The bottom line with a McCollum trade is that it would have given the Sixers a better shot at advancing in the playoffs in 2022, and would have given them a much brighter long-term outlook given the fact that they would have retained two future first round picks. The downside is that they would have inarguably been worse off in 2023, as I would argue Harden’s performance makes the 2023 roster more compelling than any possible outcome after a McCollum trade.
The Minnesota picks package
Another trade that I made the case for at the time was a trade sending Simmons to Minnesota in exchange for role players and a bushel of draft picks – essentially, a deal involving 60-70 percent of what the Timberwolves ended up trading for Rudy Gobert.
Minnesota was often rumored as a motivated suitor for Simmons, and the hypothetical fit next to Karl-Anthony Towns and Anthony Edwards made a lot of sense. Seeing what they ended up trading for Gobert, it’s obvious that the front office was looking to make a splash and that they were willing to overspend.
Let’s say that a Timberwolves trade ended up looking something like this:
Sixers get: Patrick Beverley, Malik Beasley, Jarred Vanderbilt, 2022 first round pick, 2024 first round pick, 2026 first round pick, 2029 pick swap
Timberwolves get: Ben Simmons
In that scenario, the Sixers would be inarguably worse off in 2022, unless they could re-route those assets prior to the trade deadline, but would be far better off in the long run provided that they could find a proper trade partner for those picks.
With all of those Minnesota picks, in addition to retaining their own future firsts, the Sixers could have gotten into any one of the subsequent sweepstakes for a superstar trade – Donovan Mitchell, Kevin Durant, Damian Lillard, etc. all would have come into play over the next couple of seasons.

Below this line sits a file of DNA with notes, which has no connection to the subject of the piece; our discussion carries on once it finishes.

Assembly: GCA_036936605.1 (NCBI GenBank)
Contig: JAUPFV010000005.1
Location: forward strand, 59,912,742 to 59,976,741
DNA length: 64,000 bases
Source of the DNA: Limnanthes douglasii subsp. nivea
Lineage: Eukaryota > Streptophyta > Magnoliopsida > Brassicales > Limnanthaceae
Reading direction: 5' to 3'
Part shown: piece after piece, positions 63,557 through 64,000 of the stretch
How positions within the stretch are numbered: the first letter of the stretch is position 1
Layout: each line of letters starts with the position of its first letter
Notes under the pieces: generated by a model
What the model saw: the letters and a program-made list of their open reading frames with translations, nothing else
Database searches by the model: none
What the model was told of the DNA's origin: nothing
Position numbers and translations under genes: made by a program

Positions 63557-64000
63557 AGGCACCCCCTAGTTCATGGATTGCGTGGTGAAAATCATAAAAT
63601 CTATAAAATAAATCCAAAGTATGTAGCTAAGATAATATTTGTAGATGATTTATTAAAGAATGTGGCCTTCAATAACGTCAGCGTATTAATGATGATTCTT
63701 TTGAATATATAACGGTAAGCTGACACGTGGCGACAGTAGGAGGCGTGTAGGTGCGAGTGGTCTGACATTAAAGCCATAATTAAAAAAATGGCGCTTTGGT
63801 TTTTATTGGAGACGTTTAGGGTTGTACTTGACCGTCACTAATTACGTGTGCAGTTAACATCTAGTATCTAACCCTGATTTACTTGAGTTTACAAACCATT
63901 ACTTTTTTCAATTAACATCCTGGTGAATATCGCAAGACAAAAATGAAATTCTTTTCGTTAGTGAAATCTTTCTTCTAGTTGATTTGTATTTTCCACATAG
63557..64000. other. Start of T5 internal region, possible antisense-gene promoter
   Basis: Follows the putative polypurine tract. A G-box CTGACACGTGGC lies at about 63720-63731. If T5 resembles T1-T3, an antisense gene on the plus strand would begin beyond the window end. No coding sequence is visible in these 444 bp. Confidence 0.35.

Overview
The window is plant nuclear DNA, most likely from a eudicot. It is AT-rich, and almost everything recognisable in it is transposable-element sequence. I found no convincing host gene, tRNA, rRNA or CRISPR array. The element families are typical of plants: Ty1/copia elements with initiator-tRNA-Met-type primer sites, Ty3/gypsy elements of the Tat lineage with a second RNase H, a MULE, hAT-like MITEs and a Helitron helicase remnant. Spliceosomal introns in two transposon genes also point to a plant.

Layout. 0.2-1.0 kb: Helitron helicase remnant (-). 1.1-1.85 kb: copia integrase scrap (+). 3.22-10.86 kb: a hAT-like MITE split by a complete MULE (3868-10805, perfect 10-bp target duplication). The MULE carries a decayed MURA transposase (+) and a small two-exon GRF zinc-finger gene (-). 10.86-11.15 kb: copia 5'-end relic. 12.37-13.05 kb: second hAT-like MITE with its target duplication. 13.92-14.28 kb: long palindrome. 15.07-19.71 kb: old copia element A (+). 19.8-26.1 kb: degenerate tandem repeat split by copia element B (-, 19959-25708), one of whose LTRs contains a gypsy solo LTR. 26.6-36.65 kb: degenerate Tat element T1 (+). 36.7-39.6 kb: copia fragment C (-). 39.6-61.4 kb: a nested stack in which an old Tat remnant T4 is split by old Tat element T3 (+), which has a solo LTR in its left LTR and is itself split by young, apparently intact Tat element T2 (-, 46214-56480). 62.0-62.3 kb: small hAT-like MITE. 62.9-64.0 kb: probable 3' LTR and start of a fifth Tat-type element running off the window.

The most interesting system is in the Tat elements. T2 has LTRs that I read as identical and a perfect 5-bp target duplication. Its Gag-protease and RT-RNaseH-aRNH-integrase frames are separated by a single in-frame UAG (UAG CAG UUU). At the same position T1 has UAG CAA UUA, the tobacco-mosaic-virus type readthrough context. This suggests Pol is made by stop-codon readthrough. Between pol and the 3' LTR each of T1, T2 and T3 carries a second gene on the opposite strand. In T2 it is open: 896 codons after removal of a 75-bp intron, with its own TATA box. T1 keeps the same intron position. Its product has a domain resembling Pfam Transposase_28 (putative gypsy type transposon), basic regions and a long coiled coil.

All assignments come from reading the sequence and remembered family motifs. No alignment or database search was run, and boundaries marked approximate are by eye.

In this sense, a trade such as this one is similar to a McCollum trade in that it makes your title odds worse off in one of the two Harden years, but raises them in all other years including indefinitely into the future.
Of course, a lot of your perception here depends on how you view Harden and his time here. If you view the 2022 and 2023 Sixers as having had legitimate shots at a title and having simply gotten unlucky, you likely are less intrigued by these alternative trades. If you view the Harden era as having been doomed from the start and that you would have liked to never have gotten into business with him, you’re likely way more sympathetic to these trades.
Personally, I fall much more into the latter camp. Having lived the Harden experience for two years, I would have much preferred to never have entered the Harden business in the first place, and instead have prioritized the long term outlook – it’s objectively incredibly depressing that the team’s long term title window and flexibility is pretty much shot, all because we had to have James Harden. This, of course, is before we even consider the fact that both of these trades were likely available the minute Simmons requested a trade, and we could have saved ourselves the drama of not just one but two hostage situations had they sent Simmons to Portland or Minnesota.
The Haliburton trade
No need to go into too much depth here. There are conflicting reports on whether or not Haliburton was actually available, but if he was, that would have been a vastly better outcome both for the past two years and moving forward. It would have been the best possible outcome out of any of these trades. A Maxey-Haliburton-Embiid core would have made for an incredibly five-plus year run.